Substack cometh, and lo it is good. (Pricing)

Open Thread, 09/29/2019

Jürgen Osterhammel’s Unfabling the East is a book I really want to read someday. But I have to finish The Transformation of the World: A Global History of the Nineteenth Century first.

Ancient genomic regulatory blocks are a major source for gene deserts in vertebrates after whole genome duplications.

What Whales and Dolphins Left Behind for Life in the Ocean.

U.S. Officials Warn of Rising Threat From Qaeda Branch in Northwest Syria. Like Leftist terrorism in the 70s, this will linger for a while.

Preying on Children: The Emerging Psychology of Pedophiles. “The biological clues attached to pedophilia demonstrate that its roots are prenatal,” said James Cantor, director of the Toronto Sexuality Center. “These are not genetic; they can be traced to specific periods of development in the womb.”

“CCR5-∆32 is deleterious in the homozygous state in humans” – is it?. The paper that inspired this blog post will be retracted now, as some of the concerns expressed by the author of the post seem to have been warranted.

Adaptive Tree Proposals for Bayesian Phylogenetic Inference.

Removing reference bias in ancient DNA data analysis by mapping to a sequence variation graph.

Is Yamnaya overrated? I think a lot of the time these “ancestral” populations are just good proxies for the “true” ancestral group. That is, they are sister groups to the ancestral group. This is clear.

“The Aryans”.

ASHG 2019 meeting soon. Excited.


7 thoughts on “Open Thread, 09/29/2019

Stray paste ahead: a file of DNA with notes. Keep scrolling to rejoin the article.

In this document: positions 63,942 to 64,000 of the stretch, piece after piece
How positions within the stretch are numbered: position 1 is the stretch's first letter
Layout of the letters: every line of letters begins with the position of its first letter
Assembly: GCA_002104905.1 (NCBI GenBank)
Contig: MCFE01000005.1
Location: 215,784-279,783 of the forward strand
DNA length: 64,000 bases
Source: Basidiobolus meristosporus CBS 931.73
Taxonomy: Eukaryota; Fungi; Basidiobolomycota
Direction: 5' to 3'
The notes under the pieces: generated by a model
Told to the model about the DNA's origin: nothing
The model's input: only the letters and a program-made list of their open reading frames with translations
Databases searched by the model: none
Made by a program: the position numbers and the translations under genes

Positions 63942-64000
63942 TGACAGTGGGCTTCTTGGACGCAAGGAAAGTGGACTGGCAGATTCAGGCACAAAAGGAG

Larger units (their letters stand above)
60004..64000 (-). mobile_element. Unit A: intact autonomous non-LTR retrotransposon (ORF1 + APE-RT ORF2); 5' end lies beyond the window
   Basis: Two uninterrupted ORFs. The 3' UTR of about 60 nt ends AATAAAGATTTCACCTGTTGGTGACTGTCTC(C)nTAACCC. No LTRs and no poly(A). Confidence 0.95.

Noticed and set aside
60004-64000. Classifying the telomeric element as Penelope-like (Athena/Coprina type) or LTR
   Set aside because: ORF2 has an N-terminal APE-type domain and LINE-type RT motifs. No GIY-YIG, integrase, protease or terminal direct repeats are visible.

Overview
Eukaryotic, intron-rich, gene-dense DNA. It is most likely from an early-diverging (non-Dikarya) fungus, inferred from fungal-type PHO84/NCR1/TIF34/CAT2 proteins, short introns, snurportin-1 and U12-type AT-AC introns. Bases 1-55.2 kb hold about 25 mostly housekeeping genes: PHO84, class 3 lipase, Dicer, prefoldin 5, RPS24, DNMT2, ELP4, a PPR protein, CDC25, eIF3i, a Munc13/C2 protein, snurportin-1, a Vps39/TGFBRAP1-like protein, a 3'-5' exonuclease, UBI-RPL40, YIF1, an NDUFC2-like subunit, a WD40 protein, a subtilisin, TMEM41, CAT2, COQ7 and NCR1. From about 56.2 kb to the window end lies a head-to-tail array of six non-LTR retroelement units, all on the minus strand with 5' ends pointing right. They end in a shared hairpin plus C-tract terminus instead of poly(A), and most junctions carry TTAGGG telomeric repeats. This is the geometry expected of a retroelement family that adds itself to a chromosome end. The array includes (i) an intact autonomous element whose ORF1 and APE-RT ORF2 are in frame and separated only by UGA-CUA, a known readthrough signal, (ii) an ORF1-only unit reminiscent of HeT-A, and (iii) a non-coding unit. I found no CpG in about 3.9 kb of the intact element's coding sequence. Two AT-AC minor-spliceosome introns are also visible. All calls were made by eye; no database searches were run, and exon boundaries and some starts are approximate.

1. Medical Genomics news:

    “Doctors Limit What to Tell Patients About Their DNA Test. Should They?: Genetic scans provide lots of information, but only a fraction is returned to patients; ‘We don’t want to frighten people’” By Melanie Evans and Anna Wilde Mathews on Oct. 4, 2019

    The Mayo Clinic is scanning 20,000 genes for thousands of patients to study genes’ role in disease. It will hand over results for just 59.

    Mayo will look for certain disease-causing gene variants for heart disease or breast cancer, and offer results to patients who have them. But it doesn’t look at variants for early-onset Alzheimer’s or Lou Gehrig’s disease, meaning patients will remain in the dark. … If told, some patients could seek unnecessary or harmful care, or unduly worry about a disease they may not get.

    * * *

    Some doctors, however, say it is paternalistic to withhold information if patients want it. Several studies have suggested that most patients want to learn their own genetic results. “It’s their body and their DNA. We have a responsibility to scientific truth and clear communication,” including helping patients integrate results into their care, said Dr. Robert Green, a geneticist who is a professor at Harvard Medical School. He said doctors shouldn’t “take the Jack Nicholson line, ‘You can’t handle the truth!’ ”

  2. Sounds like a GWAS study on drug addiction. Not something you would expect from the Republican Attorney General of Ohio.

    “Attorney General Dave Yost seeks DNA markers underlying opioid addiction” By Randy Ludlow in The Columbus Dispatch on Oct 3, 2019